I live a comfortable life. It's not something that I take for granted, either. Oprah and Jesus said to count my blessings daily, and I do. But every now and then the reality of life in the north leaves me feeling vulnerable. Like the other day. We were just a few hours into our long drive from Flin Flon to Calgary. My early morning fruit shake, cup of tea, and half bottle of water were making their presence known. My husband kept telling me to just hold on.We were almost at the next stop. I was holding on, but I am, after all, a woman of a certain age.
The thermometer outside the car said it was thirty-six below. So I tried to wait. In the end, (no pun intended) I used the hardy Northerner's portapotty, otherwise known as The Side of the Road. This activity calls for all kinds of special abilities. A well balanced crouch, proper maneuvering of a long jacket, and eagle eyes that can watch for cars coming from both directions. I can't rely on my husband, who waits comfortably in the driver's seat. In fact, he's more likely to take the car and drive it ten yards down the road as a joke. Ha Ha.
Then there's the letdown problem. Squatting outside on the coldest day of the year does not encourage a relaxed attitude. Or a relaxed anything, for that matter. I felt a sudden kinship with Woody Allen. In that moment, I could have used a good therapy session. "I'm the second oldest of seven children," I'd say. "I hardly ever got to use the bathroom." In spite of my dejected spirits and physical discomfort, Mother Nature finally worked her magic.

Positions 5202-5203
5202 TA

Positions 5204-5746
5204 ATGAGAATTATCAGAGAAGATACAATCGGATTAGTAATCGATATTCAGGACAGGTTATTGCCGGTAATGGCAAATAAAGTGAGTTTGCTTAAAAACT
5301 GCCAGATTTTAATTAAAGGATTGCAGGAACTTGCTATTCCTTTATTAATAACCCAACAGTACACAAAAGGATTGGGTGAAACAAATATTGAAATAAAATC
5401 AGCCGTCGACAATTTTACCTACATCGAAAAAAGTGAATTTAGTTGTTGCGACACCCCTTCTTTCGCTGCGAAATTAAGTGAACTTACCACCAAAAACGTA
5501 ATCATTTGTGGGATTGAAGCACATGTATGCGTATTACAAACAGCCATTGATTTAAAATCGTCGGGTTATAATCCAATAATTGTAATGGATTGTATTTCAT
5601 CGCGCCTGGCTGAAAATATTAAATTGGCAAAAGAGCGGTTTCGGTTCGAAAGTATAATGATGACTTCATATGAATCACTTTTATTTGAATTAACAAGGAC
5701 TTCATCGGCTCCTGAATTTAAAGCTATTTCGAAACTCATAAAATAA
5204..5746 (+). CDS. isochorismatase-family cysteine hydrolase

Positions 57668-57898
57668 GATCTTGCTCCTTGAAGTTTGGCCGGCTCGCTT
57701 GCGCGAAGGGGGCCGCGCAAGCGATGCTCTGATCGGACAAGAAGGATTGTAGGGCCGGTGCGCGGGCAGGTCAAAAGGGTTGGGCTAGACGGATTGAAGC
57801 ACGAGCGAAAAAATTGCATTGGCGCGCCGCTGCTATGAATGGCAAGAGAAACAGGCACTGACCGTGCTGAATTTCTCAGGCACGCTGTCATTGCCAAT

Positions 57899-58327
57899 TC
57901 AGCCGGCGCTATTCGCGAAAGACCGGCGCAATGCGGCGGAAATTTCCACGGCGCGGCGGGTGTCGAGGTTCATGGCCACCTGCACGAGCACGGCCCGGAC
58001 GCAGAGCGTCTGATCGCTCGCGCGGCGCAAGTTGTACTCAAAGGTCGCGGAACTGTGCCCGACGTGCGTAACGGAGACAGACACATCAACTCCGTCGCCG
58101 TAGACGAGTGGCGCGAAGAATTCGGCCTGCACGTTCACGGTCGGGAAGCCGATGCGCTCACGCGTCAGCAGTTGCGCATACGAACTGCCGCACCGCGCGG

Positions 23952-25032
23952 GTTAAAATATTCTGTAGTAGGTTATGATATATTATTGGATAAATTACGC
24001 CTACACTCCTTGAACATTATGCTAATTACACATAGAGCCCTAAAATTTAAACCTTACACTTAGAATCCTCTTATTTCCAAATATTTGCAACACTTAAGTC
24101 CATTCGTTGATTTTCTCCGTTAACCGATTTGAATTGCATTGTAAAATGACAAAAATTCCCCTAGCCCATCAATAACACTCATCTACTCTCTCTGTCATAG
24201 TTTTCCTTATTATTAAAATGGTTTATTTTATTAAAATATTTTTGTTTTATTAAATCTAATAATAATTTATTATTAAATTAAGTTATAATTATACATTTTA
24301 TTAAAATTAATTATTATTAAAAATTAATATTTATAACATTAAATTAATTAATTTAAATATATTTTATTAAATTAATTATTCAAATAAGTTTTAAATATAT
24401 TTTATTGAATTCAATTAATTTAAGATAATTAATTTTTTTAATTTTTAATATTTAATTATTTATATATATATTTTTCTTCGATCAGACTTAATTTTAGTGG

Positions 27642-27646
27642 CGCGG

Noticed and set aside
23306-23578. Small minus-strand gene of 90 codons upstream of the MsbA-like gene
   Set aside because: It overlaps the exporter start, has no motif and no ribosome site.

I climbed back into the car and we continued our journey. There were more wonderful winter moments along the way. The two of us in shirtsleeves outside of the Kindersley Tim Horton's, screaming at each other as we ran to the car. "Unlock the door! YOU have the keys! No, YOU have the keys. We had to laugh. Mostly because it was so cold, tears would have frozen on our cheeks.
We've used the outdoor facilities all over Asia, Europe and North America. Even Clarence's bout of stomach flu that left him squatting in the Khyber Pass while rifle toting bandits watched in the distance was not as uncomfortable as our cold northern experience. More dangerous. But a lot warmer. We've had other disconcerting bathroom experiences. But I'll leave those for another time. Potty Talk, anyone?